Special Education, Head Start, and Higher Education programs will be among the top education priorities when the 108th Congress convenes in January.
But before lawmakers turn their attention to these areas, they will first need to resolve a host of potentially thorny domestic spending issues, including several on education. Congress faces a potential showdown over spending ceilings set by the White House, having failed to advance a number of nondefense appropriations bills in the previous session, with education looming large among them. The outcome and tone of these proceedings is expected to largely set the tone for other education business.
Both the House and Education Committees have already held numerous hearings on different aspects of special education, and now aim to proceed with the business of reauthorizing the Individuals with Disabilities Education Act (see November issue for additional details). With an increase in federal special education spending widely anticipated as an outcome of these proceedings, some researchers have pointed to the need to ensure that the new funding does not result in an increase in the number of children erroneously labeled as disabled by school districts seeking increased revenue.
With its scheduled review of the Higher Education Act, Congress will consider the effects of rising college costs on access to postsecondary education. It is also expected to examine student financial assistance programs with an eye toward reform. The proceedings will likely also provide lawmakers with an opportunity to consider changes concerning teacher preparation and certification.
Head Start is also scheduled for reauthorization in 2003. House and Senate Education Committee leaders have expressed an interest in strengthening the academic aspects of Head Start, with an emphasis on results similar to that which formed the basis for the No Child Left Behind Act.
Dr. Wade Horn, Assistant Secretary of Health and Human Services for Children and Families, testified before the House Education Committee in July on reform possibilities for Head Start, which last year was budgeted to serve over 900,000 children. “Head Start needs to focus more on such indicators of early literacy as children’s knowledge of letters,” Horn suggested. He described a reorientation of the program to focus on better preparing children to enter kindergarten with stronger literacy skills.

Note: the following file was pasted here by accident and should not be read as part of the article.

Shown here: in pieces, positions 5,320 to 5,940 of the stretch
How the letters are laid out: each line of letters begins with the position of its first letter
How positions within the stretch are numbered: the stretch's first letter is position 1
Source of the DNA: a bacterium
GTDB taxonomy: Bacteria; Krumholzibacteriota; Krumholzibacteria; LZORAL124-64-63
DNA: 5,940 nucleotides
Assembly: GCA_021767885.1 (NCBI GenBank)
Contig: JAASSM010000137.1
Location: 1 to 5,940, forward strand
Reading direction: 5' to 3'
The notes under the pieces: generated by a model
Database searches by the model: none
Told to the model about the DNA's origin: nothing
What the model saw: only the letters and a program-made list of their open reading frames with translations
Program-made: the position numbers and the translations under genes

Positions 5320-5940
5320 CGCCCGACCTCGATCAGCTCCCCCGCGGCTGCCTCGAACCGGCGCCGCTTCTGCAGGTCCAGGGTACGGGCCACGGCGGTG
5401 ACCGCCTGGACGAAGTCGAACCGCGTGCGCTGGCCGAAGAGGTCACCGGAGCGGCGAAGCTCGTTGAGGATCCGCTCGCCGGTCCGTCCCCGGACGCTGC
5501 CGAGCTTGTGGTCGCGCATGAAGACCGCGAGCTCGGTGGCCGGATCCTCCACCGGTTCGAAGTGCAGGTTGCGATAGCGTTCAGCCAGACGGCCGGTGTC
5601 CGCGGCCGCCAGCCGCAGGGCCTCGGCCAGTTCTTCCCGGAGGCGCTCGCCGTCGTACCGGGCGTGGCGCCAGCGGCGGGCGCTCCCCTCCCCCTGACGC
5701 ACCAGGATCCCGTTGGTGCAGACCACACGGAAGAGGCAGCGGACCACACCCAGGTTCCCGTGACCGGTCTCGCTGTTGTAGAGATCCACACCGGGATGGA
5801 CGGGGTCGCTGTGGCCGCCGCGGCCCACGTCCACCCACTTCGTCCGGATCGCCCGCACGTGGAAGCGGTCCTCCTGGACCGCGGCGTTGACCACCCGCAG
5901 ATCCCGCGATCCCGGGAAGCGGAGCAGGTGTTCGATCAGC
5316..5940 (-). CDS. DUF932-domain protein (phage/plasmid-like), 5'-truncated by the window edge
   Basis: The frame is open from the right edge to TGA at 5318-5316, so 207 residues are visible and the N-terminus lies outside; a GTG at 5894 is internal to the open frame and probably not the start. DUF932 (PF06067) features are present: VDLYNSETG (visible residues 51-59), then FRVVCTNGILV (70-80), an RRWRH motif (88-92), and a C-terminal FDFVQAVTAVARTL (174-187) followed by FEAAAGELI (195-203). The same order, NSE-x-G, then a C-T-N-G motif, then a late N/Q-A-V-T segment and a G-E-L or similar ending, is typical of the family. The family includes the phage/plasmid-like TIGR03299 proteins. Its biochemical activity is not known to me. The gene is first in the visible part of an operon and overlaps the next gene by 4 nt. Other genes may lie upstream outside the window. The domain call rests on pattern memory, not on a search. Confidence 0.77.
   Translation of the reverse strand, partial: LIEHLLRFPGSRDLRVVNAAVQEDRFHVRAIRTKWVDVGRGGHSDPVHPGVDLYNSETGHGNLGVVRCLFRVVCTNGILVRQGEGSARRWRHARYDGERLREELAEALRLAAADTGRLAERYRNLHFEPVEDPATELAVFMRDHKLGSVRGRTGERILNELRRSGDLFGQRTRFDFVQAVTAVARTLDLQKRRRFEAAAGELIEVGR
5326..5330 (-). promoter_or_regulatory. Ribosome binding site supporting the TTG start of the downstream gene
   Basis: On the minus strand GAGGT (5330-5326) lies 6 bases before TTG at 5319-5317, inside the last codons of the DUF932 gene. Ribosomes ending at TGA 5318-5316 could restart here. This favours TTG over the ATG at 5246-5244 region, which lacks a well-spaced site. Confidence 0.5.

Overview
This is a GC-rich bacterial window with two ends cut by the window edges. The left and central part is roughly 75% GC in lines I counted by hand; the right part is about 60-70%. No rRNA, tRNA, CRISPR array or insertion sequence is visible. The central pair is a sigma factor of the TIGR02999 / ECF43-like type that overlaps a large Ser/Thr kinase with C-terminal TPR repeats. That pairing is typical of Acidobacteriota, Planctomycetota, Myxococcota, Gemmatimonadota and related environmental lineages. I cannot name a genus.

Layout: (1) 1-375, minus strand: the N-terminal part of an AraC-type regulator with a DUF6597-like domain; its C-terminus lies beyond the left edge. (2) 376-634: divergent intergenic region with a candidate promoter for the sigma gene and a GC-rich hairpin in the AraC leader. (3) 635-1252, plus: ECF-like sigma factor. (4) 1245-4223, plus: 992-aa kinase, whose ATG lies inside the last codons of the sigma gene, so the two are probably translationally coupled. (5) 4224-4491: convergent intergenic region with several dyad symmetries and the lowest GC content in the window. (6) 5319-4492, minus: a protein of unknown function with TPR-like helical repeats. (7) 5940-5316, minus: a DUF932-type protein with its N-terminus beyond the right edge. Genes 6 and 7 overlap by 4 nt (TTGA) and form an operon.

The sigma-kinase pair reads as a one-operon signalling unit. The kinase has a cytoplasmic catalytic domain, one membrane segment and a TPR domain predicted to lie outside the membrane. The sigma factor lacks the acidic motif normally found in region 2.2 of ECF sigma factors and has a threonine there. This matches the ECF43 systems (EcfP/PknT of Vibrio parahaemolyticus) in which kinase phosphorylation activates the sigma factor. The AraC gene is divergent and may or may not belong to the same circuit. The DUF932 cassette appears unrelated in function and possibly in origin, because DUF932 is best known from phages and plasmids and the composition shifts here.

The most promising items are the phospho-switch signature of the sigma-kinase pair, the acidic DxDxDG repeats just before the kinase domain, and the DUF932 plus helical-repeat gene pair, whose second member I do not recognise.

ED Pursues Management Improvements
One area where the Bush Administration has had its greatest impact on business at the federal Department of Education is business itself, namely financial management. The extent of this impact will be known more fully this January, when independent auditors issue their opinion on whether improvements in the Department’s financial statements are enough to earn a clean annual audit. The Department has failed its last 4 yearly audits, receiving “qualified opinions” citing a variety of problems.
In testimony before the House Education Committee in 2001, the General Accounting Office described “severe weaknesses” in the department’s internal financial controls. At that time, Education Secretary Rod Paige established a Management Improvement Team including senior Department officials and career managers to fix the problems and meet President Bush’s mandate for a clean audit.
In a status report released October 30, the team described changes made to date, including requiring executives and managers to adhere to performance contracts with clear individual job performance expectations, and ending abuse of purchase and travel credit cards by issuing specific penalties to be taken against employees.
Rees Selected to Head Office of Innovation
In September, Secretary Paige announced the appointment of former SRN contributing editor Nina Shokraii Rees to serve as Deputy Undersecretary of Education and head of the department’s new Office of Innovation and Improvement. Rees earned a reputation as an influential school reformer during her tenure as senior education analyst for the Heritage Foundation, and subsequently served as a domestic policy advisor to Vice President Cheney.
The new office will consolidate programs such as charter schools, public school choice and magnet schools. According to Secretary Paige, it will also work with other department offices to coordinate the supplemental services and public school choice provisions of the No Child Left Behind Act.
Don Soifer is Executive Vice President of the Lexington Institute. His email address is firstname.lastname@example.org.
Find Archived Articles: